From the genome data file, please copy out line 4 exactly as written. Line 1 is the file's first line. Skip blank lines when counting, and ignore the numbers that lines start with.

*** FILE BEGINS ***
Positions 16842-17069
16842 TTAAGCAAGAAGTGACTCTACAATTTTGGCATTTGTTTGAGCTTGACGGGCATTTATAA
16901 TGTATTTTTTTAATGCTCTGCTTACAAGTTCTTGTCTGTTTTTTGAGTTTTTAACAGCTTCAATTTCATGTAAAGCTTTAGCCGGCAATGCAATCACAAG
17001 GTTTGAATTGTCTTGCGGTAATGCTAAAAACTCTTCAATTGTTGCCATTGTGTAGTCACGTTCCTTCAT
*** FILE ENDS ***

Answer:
17001 GTTTGAATTGTCTTGCGGTAATGCTAAAAACTCTTCAATTGTTGCCATTGTGTAGTCACGTTCCTTCAT